I am delighted to be welcoming back my dog training class members in the New Year. In the run up to Christmas there is not much time for teaching new things to your dog, let alone polishing the skills they already have.
And yet, with New Year’s resolutions, now is the chance to get your dog trained as well as you – and your dog – can. Think of it as getting your dog healthy and fit as part of your family. It doesn’t need to be hard, but it does need to be done. So, where can you start?
One dog training goal, every day.
Small steps, known as Kaizen, can be the key to long-term results. Decide that your dog is going to learn to sit and stay. You are going to teach it so thoroughly that no matter what happens around your dog, he can sit happily and calmly when you ask.
This sounds like a tricky task, but it is not hard to do. Virtually every dog can sit even if the dog can do little else. It is usually the first thing all dogs learn. Unless they physically struggle with it (some bull terriers and sight hounds such as greyhounds, for example), the ‘sit’ is an easy way to gain control.
Practice makes permanent in all dog training
Each day, ask your dog to sit before you give anything that your dog is asking for. It is the ‘real life’ version of dog training that becomes the most useful type! This includes dinner, going for a walk, having a lead put on, any treats on offer, and other things like stroking the dog and allowing the dog out of the door. Anything your dog wants, ask for a sit, first. Your dog training efforts will be subtle, continuous, and well rewarded.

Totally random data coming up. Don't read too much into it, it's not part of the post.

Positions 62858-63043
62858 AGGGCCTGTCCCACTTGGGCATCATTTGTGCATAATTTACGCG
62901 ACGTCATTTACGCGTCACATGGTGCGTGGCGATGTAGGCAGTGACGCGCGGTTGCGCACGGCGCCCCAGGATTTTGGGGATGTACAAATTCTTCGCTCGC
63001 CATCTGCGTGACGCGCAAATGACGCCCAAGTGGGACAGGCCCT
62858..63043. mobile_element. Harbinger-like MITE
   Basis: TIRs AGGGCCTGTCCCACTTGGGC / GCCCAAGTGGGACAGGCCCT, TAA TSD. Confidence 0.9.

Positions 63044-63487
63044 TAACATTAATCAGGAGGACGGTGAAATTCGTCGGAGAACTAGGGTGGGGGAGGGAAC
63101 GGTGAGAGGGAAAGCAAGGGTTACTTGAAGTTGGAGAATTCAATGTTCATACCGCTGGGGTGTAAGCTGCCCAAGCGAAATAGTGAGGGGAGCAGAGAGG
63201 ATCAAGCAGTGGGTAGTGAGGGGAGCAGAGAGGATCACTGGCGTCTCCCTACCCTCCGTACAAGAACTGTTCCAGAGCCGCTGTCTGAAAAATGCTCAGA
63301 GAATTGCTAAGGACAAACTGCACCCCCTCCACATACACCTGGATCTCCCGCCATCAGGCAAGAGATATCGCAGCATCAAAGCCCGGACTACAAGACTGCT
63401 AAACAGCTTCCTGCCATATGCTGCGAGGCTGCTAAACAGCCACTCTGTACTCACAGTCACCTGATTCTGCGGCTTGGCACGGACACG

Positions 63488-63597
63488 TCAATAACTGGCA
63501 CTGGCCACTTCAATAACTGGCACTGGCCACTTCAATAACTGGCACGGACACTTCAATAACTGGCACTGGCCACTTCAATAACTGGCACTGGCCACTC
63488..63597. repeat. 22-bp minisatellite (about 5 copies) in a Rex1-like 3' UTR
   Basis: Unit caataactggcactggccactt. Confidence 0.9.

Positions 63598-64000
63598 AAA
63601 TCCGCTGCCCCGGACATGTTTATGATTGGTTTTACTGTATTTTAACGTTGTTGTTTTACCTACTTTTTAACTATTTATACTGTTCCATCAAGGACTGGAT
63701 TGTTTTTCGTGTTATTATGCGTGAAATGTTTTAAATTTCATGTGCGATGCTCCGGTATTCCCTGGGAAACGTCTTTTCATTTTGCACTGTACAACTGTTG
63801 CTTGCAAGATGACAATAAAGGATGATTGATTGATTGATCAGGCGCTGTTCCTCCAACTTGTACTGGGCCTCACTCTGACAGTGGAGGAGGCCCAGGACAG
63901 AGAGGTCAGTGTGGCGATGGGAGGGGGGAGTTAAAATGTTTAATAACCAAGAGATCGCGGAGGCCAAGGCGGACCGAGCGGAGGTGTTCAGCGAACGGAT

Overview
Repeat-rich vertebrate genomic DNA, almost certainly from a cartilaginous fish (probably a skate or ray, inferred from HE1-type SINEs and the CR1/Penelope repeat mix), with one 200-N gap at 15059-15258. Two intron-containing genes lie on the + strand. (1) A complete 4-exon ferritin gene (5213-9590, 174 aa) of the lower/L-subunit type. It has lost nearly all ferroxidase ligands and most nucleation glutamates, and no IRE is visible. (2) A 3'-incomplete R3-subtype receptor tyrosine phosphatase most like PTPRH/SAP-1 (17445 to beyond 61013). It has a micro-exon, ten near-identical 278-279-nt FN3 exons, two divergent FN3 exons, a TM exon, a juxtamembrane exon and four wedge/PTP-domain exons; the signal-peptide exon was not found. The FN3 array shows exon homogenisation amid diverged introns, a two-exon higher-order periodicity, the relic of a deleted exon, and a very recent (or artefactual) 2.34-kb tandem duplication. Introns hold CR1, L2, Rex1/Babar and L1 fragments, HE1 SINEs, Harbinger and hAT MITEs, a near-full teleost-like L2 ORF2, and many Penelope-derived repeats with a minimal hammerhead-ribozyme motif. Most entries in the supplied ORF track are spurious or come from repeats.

This is what training is all about. When you visit a training class, like the ones we hold at Greatford, we are really teaching the owners what they need to do each day at home. The lessons are organised and structured to give a dog the skills they need, but it is down to the dog’s family to make this a part of everyday life. Without this, any training is pointless. Who wants a dog that is perfect in class but badly behaved everywhere else?
Train your dog to say ‘please’
Work on reminding your dog to show good manners at every opportunity. A ‘sit’ is a great way of asking your dog to say ‘please’, just as you would a small child. It stops the dog leaping up at visitors, and stops them grabbing things without being given permission. Don’t wait for the dog to go wrong, ending up with you repeating the word ‘no’ pointlessly. Dog training needn’t be difficult! Ask your dog to sit first time, every time. Your dog will soon learn that when they want something, they just have to place their bottom on the floor and wait patiently.
Dog treats for dog training are not always food
Don’t worry about your dog getting fat from using food to train him to do things. A treat can be anything your dog enjoys, so make a big list of all the things he would like. Some things will be high value – toys, some kinds of food, chasing you in a game. Other things are lower value, such as fuss. Why? Because we usually fuss our dogs for free, and we do it a lot. However, never stop paying your dog their wages. Wages are essential if you want to be the boss, and it is the same in dog training. Nobody wants to work for free, and slavery is not an option. Pay wages, but expect the work.
Be a good dog trainer, and you will get the pet dog you want in 2015. Happy New Year!